note (1)Is a good idea for teams to work on more than one project at once?  The logic leading up to the question usually begins with a statement like, “Our team is 15% on project A, 40% percent on project B and 45% on project C.  Being fully loaded makes us more productive, right?” Before I answer I generally have to take a deep breath, otherwise I tend to build up quite a head of steam. The simple and easily provable answer is no (the Multitasking Name Game drives the point home nicely). I am sure there are special circumstances where the answer is yes, however I have never seen that circumstance in the workplace.  Multitasking, switching costs and potential bottlenecks will all conspire to make this behavior inefficient and probably ineffective.  The problem is that both individuals and teams conflate the idea of being really busy with being highly productive.

Focused, dedicated teams generally reflect the following attributes:

  • They have a common goal that provides direction.
  • They tend have fewer cross purpose conflicts resulting from deciding which project is more important at any point in time when bottlenecks occur.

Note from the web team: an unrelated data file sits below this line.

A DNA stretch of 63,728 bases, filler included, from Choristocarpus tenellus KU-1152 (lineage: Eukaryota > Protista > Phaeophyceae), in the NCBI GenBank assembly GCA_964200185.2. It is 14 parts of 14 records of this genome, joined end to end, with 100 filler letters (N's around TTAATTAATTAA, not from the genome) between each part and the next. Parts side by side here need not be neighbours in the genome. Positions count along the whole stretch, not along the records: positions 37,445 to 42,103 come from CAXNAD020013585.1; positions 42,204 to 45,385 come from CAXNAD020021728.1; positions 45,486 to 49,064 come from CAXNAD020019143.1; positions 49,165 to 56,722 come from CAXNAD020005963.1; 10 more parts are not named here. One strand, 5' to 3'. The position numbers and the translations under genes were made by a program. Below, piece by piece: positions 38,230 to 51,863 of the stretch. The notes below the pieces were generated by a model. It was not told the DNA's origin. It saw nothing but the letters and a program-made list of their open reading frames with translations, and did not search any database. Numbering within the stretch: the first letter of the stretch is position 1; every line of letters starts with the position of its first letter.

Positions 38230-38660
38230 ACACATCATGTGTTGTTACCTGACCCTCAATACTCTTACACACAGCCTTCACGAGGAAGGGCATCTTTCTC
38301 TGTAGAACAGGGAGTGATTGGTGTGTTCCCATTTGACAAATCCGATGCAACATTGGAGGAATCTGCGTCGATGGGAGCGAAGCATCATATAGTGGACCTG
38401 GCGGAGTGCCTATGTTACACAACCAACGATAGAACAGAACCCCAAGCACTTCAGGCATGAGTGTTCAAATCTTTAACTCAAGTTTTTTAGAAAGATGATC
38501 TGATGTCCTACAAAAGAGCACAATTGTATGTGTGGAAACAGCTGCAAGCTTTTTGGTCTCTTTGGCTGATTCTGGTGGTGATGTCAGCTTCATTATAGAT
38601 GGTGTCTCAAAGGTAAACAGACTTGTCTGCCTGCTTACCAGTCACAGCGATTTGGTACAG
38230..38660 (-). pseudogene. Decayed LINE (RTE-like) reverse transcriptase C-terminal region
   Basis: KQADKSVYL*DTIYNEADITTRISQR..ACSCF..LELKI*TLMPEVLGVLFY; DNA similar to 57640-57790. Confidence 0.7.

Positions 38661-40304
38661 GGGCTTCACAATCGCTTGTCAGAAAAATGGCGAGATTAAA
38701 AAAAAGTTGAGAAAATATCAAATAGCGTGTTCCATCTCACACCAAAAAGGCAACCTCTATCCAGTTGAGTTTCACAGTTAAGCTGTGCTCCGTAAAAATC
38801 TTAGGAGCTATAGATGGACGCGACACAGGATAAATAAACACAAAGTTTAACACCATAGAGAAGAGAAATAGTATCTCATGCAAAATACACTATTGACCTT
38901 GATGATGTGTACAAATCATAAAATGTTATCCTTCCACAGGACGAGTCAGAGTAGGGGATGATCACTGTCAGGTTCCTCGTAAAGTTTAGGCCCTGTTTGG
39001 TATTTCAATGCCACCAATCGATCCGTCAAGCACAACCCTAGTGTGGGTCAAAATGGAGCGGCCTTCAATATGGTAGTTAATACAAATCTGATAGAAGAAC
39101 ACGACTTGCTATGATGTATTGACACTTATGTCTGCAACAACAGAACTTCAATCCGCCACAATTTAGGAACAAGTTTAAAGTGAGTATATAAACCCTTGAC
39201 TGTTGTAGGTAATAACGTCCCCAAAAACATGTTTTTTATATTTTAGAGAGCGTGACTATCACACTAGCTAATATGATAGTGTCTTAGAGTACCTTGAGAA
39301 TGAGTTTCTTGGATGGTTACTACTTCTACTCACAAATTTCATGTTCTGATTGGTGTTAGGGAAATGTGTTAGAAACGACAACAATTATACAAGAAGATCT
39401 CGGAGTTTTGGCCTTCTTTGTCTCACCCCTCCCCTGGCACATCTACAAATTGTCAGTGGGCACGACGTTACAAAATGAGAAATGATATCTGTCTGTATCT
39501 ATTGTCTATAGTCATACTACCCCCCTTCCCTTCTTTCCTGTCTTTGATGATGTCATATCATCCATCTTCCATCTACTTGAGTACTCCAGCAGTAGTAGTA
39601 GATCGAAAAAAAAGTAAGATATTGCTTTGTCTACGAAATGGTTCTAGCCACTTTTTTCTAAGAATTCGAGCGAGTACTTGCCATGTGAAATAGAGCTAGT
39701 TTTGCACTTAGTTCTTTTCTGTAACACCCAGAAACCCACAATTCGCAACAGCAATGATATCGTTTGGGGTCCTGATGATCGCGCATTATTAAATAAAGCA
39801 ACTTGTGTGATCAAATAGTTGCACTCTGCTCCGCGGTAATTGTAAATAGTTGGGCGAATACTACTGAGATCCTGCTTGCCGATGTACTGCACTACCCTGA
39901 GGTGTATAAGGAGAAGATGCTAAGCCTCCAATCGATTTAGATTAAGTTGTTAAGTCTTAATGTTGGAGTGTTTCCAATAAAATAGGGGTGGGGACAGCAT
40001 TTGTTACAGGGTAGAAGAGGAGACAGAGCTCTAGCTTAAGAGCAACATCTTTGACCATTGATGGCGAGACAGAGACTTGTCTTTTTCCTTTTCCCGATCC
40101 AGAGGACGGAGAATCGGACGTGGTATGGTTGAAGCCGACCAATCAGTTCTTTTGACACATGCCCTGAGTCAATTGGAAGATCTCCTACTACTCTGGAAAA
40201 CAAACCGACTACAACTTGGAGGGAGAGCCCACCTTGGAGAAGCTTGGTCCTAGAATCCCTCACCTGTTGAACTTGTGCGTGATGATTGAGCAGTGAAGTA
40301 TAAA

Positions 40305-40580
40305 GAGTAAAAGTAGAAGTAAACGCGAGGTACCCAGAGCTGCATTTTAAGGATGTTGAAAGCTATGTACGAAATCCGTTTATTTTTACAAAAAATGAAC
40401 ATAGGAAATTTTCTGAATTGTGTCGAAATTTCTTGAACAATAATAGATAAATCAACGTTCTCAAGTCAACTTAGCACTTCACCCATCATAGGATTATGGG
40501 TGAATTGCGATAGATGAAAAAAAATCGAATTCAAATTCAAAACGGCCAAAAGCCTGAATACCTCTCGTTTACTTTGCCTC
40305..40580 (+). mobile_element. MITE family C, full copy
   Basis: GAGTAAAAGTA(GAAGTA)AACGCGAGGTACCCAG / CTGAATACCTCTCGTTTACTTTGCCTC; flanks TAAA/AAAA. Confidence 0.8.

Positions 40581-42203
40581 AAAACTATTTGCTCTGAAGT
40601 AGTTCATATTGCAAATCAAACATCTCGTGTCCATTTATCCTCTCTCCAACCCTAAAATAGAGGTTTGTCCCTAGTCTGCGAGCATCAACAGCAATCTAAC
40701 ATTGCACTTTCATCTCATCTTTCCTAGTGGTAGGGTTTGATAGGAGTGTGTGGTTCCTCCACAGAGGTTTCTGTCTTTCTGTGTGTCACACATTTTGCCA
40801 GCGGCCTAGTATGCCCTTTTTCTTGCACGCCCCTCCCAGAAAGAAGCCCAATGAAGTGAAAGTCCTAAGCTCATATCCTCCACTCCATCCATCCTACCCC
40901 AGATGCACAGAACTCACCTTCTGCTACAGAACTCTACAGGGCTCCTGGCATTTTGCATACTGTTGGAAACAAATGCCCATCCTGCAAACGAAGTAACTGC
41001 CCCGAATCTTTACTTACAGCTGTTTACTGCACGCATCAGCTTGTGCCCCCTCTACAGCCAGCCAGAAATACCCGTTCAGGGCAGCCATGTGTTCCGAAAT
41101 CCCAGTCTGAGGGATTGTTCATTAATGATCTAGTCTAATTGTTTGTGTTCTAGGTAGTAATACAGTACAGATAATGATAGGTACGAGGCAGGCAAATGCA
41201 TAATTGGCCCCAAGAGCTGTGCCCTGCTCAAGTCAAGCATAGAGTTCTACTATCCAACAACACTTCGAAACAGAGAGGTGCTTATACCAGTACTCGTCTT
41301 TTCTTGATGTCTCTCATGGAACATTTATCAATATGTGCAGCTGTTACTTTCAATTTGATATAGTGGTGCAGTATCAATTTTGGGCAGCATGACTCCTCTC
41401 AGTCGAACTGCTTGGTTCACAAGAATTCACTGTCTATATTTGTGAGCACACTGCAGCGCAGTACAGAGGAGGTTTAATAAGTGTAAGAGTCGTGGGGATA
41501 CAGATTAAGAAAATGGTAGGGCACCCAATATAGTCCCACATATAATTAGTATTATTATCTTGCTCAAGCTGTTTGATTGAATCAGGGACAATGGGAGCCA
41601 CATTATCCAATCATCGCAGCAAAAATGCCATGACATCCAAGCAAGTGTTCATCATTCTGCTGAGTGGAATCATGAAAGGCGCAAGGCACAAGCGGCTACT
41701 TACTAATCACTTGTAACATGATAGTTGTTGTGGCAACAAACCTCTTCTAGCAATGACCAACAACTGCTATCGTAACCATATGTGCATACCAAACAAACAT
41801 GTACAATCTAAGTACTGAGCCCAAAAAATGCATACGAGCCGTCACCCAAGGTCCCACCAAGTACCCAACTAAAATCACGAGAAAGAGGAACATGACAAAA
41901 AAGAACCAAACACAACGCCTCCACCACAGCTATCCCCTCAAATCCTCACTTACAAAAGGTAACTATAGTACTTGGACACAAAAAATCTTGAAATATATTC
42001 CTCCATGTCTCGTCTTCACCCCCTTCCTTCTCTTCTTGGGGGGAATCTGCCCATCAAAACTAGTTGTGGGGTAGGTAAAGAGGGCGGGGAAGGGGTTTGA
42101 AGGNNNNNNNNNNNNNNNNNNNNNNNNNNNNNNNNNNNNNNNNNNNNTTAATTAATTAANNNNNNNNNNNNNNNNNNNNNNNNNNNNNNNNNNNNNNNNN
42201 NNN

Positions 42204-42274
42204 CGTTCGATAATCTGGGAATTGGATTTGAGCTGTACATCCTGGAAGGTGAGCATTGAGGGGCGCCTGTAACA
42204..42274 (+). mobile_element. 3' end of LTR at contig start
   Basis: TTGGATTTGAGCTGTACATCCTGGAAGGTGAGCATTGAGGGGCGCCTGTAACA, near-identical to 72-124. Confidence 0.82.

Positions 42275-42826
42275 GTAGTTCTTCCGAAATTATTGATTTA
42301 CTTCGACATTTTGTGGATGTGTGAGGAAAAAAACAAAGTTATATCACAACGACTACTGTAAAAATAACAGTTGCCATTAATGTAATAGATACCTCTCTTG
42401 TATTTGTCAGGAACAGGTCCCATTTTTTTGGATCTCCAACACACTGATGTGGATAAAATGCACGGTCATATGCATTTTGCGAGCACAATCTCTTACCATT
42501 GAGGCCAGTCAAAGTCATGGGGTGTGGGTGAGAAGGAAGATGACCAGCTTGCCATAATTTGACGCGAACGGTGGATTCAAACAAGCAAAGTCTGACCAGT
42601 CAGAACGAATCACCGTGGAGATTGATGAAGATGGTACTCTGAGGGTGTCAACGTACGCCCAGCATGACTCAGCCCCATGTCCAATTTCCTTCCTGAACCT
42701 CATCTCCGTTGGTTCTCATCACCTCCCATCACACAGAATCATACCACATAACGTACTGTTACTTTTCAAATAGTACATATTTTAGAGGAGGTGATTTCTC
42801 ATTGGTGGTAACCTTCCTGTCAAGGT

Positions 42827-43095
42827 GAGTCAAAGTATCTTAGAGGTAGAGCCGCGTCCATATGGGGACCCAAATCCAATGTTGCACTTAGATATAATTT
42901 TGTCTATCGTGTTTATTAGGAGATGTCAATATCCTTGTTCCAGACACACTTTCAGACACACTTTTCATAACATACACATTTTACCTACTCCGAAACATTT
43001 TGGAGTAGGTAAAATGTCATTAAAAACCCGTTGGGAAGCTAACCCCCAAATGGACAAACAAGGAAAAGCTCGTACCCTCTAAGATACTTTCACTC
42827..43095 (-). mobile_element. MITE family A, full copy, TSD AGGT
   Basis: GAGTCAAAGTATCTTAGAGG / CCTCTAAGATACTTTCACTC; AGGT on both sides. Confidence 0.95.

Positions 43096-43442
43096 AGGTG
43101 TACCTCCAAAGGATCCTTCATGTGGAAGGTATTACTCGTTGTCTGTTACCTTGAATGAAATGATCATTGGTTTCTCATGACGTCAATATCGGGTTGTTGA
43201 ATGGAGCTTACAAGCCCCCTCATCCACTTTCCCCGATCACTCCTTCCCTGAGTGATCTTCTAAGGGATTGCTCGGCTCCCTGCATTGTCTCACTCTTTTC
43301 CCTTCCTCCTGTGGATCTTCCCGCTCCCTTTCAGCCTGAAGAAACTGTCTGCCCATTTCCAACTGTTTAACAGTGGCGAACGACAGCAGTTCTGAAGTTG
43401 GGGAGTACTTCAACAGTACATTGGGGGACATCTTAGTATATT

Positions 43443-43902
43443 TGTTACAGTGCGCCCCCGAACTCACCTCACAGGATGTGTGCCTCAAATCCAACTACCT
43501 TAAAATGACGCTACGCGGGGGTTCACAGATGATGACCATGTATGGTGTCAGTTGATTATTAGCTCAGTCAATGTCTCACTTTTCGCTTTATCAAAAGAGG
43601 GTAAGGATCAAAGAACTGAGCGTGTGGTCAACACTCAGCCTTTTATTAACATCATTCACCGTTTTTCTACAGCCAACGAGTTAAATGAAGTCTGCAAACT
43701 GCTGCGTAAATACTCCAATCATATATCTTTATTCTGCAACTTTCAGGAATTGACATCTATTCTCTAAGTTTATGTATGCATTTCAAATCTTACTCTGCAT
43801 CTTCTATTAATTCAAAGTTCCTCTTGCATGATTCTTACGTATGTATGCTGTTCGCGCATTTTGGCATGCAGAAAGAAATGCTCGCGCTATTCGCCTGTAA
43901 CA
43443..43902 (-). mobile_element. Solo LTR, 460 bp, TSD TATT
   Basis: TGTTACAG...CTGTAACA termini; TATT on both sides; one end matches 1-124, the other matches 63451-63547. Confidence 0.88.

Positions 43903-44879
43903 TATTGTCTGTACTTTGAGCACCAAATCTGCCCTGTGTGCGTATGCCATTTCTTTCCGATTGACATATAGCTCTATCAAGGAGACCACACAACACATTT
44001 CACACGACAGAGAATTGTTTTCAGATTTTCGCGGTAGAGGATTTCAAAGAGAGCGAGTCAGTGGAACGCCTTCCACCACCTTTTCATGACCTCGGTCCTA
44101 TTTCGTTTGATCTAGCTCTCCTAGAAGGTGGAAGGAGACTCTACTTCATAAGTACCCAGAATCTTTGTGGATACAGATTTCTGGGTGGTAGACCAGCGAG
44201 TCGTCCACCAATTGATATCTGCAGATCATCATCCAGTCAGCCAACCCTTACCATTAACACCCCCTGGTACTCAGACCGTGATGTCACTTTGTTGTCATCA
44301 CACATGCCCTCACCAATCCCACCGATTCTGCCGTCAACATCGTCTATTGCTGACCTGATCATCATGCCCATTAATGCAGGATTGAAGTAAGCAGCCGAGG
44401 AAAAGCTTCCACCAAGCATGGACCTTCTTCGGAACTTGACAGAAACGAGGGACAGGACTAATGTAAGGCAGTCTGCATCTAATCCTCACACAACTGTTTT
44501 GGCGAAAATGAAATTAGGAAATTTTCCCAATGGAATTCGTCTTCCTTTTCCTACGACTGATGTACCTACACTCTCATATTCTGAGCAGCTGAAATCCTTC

• They can plan their work more easily, which reduces project multitasking. This, in tern, will yield an increase flow of work through the team.
  • They tend to be more efficient due to less switching between tasks to support multiple projects.

Much of the benefit of single threading projects comes from the efficiency gains generated by planning and organizing the work so that team members are effectively utilized and work flows through the process without stopping. Multitasking at either an individual or team level reduces efficiency.  Focusing on one goal at time is significantly more efficient, however it does effort for planning. Here again, focusing on one project at a time reduces the overhead of planning.

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